While Storm Hansen-Cavasos would be a newcomer to the Homer City Council should she be elected, she’s no newcomer to Homer.
Hansen-Cavasos was born in Anchorage but raised in Homer and is a third-generation Alaskan. The Old Inlet Bookstore building is the former house of Hansen-Cavasos’ father.
“(It) was brought over from Fox River, I believe,” she said.
Rogers Loop was homesteaded by her aunt and uncle.
“These are like my roots, this is where I’m from,” Hansen-Cavasos said. “My people are from here. So I feel invested in the community.”
Now a single mother, Hansen-Cavasos has six children, three who she became legal guardian for through foster care. She is active in the youth wrestling community, serving as president of the Popeye Wrestling Club. She is also the women’s director for Alaska USA Wrestling.
She works for Homer Medical Center in medical records, where she largely is responsible for coordinating travel for patients.
“We obviously have a sense of community here,” Hansen-Cavasos said when asked her favorite thing about Homer. “It’s getting a little more spread out the longer I’m here. There’s more people I don’t know because there’s new people.”
Hansen-Cavasos said she likes that Homer is a place where both she and her children have grown up. They’ll be graduating from the same schools she did.
“I’ve left just a very, very few times, and not for very long at all, but when I come home I’m like, ‘oh, it’s home,’” she said.
Though she doesn’t have experience at the city level yet, Hansen-Cavasos said her other life experiences have prepared her to be a working member of the council, especially her time with Popeye Wrestling and Alaska USA Wrestling.
“We obviously have a board, and I know how to work together with different types of personalities,” she said. “Strong and soft and gentle and … you know, the vibrant personalities, and you’ve got to all get along.”
Hansen-Cavasos has been at her job for more than 18 years.
“I help coordinate travel for patients who are on Medicaid and there’s a lot of personalities,” she said. “And they’re either stressed or worried because they’re really sick and they need help, or it’s just to get their kid to an appointment. And so I’ve learned over the years the skill set to work with people.”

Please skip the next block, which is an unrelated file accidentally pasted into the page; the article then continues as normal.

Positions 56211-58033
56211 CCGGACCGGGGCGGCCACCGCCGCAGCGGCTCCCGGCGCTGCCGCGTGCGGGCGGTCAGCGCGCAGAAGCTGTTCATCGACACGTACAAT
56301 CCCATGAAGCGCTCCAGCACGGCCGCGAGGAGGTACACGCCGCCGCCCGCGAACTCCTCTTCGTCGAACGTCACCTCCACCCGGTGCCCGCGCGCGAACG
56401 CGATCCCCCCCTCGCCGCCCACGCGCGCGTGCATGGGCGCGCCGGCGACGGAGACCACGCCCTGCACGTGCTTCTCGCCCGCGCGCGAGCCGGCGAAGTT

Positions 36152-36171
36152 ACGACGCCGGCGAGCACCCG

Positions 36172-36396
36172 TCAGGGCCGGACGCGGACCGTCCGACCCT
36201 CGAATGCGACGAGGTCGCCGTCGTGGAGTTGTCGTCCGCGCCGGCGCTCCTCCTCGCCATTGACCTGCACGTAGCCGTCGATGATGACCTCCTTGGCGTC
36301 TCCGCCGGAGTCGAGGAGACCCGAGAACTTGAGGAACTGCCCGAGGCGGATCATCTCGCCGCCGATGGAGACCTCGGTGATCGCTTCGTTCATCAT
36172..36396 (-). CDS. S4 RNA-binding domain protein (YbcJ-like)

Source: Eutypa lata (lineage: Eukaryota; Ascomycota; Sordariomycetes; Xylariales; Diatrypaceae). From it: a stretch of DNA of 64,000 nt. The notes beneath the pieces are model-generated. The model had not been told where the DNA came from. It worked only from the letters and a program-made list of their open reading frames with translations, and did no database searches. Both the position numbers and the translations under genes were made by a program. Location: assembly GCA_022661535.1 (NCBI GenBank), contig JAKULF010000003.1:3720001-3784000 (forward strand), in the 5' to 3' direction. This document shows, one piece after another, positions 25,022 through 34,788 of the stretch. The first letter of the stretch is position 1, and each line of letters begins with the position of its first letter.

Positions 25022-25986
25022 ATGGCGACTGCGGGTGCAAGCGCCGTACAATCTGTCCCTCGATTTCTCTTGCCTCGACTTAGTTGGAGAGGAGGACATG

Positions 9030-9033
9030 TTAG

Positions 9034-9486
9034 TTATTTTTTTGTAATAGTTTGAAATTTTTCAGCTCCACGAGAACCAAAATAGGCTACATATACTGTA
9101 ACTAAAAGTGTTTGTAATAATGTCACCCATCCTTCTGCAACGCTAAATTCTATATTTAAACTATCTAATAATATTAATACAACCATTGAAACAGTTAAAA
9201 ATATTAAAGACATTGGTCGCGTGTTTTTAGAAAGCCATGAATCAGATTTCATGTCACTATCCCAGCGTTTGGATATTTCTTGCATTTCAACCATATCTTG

Hansen-Cavasos said her job and her role as a mother have taught her how to be good at just sitting and listening.
“It’s hard to do,” she said. “You want to just jump in and give your opinions right off the bat, but it’s so much easier and better if you can sit back and breathe, and listen to everybody’s view and then add your own, and say let’s talk about this.”
She said she would prefer to set aside her personal beliefs when working out city issues with other council members.
“Because maybe my personal beliefs aren’t what’s best for the community as a whole, so I would rather go into it thinking about versus what my own personal goal or opinion would be,” she said.
Things that are important to Hansen-Cavasos and that she would focus on if elected are opportunities for children and youth, fighting addiction and supporting the Homer port and harbor as a source of revenue for the city.
“Port and harbor is huge for me, even though I need to learn so much more about it,” she said. “I have got calls (out) to friends and community members to talk with them about the issues at hand.”
She described commercial fishing in Kachemak Bay as a formative part of growing up in Homer and something that she wants to protect and preserve for future generations.
“When I was a kid, that was a way of life,” Hansen-Cavasos said. “My dad worked two weeks on, two weeks off for the (North) Slope. … We would go out in the bay and fish and spend our whole weekend out there, and drop our shrimp pots and crab pots and fish.”
When it comes to providing for local youth, Hansen-Cavasos recalled the time when Homer had its own Boys and Girls Club. She said it was hard when that option went away, and said she’d bring her own experience as a single mom with children spanning several age groups to the table as a council member when it comes to making the community welcoming to families.
“It’s difficult,” she said. “And there’s a lot of those (single parent homes) out there. I know that from my job.”
She also wants to focus on making Homer accessible and sustainable for the elderly to live in.
Hansen-Cavasos said that although the decision to run in this election was not planned in advance, she’s always known she would eventually step up to serve her community in a larger way. Now’s the time, she said.
She said she thinks it’s important for voters in local elections to have choices, and that bringing new candidate and voices to the table also brings fresh outlooks and ideas.
Reach Megan Pacer at email@example.com.